As you might imagine, it's very old and has seen many Decembers.
The number five didn't agree with something one and four said and skipped town. String is missing from one or more of the little booties. Yet, I can't help feeling tied to this burlap candy holder.

The Advent Calendar has been transformed a little through the ages and has turned slightly modernized, including chocolates for the anxious recipients. Originally, it began with a simple countdown as you put a chalk mark on the door. Eventually, it grew into lighting candless (I'll do a post on the Advent Wreath as well). At the turn of the century the calendar came in printed form, with a picture for each day (instead of a chocolate). Gerhard Lang, who first started printing them, must have decided that it would be wonderful to make it a surprise and added little doors for the pictures to hide behind. (All information was found here.)

You'll probably see design more like this when you go to the grocery store.
I'm not sure when we started using these in place of our ragged countdown, but eventually we succumbed to commercialism. I, however, like picking out which treats I'm going to get instead.

Have any of you ever seen "A Christmas Calendar" with Loretta Swit on the PBS channel?
If you haven't I'm not surprised.
If you have, and you have a copy, I will pay you a gazillion dollars to have it.
Or you could make a copy and give it to me for Christmas.

In it she travels through Germany and gives wonderful explanations of German traditions using an Advent Calendar as the guide.
Because let's face it. If you're going to celebrate Christmas anywhere, it should definitely be Germany right?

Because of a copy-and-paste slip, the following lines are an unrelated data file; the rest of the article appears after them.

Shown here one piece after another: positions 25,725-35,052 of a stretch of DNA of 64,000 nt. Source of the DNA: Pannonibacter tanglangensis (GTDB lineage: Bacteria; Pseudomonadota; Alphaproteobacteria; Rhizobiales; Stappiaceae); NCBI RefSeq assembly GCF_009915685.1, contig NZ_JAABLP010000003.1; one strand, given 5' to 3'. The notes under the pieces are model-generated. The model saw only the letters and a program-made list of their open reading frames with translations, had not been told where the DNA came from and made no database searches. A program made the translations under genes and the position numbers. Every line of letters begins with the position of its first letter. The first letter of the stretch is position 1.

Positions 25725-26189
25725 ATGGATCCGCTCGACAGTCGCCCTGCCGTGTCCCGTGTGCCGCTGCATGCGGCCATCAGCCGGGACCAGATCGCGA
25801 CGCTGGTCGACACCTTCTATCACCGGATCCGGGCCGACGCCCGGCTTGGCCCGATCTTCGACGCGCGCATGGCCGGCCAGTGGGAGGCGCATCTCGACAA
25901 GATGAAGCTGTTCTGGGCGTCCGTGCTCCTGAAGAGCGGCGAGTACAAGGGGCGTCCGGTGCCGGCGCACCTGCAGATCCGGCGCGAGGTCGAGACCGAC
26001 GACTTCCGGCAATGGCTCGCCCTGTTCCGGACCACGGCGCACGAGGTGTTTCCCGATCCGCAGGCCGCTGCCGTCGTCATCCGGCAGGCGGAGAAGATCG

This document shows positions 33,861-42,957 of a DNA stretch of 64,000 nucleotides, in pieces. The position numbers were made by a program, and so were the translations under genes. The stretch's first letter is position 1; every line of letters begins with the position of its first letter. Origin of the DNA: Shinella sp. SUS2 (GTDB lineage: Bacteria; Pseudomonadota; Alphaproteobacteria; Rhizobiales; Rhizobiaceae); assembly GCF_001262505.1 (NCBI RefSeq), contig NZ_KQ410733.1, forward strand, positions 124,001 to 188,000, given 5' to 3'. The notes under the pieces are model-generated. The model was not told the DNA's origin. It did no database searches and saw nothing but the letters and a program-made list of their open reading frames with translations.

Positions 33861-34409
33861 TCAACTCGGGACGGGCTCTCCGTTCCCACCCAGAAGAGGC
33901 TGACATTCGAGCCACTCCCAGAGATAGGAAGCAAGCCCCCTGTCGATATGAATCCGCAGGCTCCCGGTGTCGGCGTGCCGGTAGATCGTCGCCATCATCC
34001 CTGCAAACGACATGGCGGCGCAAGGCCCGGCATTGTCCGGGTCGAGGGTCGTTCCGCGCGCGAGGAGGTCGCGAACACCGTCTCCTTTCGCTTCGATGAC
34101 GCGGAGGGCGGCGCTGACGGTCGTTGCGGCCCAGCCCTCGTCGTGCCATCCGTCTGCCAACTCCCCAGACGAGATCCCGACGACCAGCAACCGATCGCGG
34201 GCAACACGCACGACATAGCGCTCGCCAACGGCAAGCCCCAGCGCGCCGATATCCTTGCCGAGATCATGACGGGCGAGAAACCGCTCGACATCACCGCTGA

I'll leave you with this picture of a life-size Advent in Sigmaringen, Germany. The pictures, I believe, were given by Elementary school children.

Do you use an Advent Calendar?
If you do what does it look like?
If not, what do you do to countdown to Christmas?

Friday, December 4, 2009

The Great Feast and the Day after...

Thanksgiving.
What a glorious day for feasting!

This year we came together with my family and congregated at my parents' home.

Isn't the table lovely?

I could hardly wait to get my hands on one of these.
Grandma's famous rolls. Is there anything better than a good roll?
I don't think so.
We made up a nice little table for the chillins under 12.

I swear I found these like this, but my aunt said that it was a good representation of the day. Hehe.

Prepping food for the masses.

Or is it a mass of food for the people?
I always get it confused.
(Note: I made the two things in the bottom left corner of the first picture. Soooooo good!)

My mommy and I. She so pritty.

Finally, after I gave the prayer of thanks, we dug right on in.
We're still teaching my Dad how to chew his food.
He's learning so fast.

Happy Eaters!

Some were enticed by conversation. While others had one thing on their mind.

Focused Eaters.

Mmmmmmmmmmmmmmmm. Look at all the food!

We were all very happy by the end.

That's when us womenfolk got down to brass-tass.

We take our Black Friday seriously.

A little After-Dinner-Play-With-Your-Food time.
Seriously, this boy is too cute.

After our delightsome dinner, everyone parted ways.

Some of us had to get ready for this!

Note for next year......just wait for Cyber deals.
Moses Lake Wal-mart was a Madhouse.
We drove over to the Ephrata Wal-mart after this and it was in waaay better condition.

The lines alone were enough to send me packing.

But Momma Bear endured and purchased her coveted items.

I'm tired just writing this.

I think I need more pie.

How was your Thanksgiving?
If you're married or in a serious relationship, which family did you get together with?
How do you juggle families and Holidays?
How did you manage on Black Friday?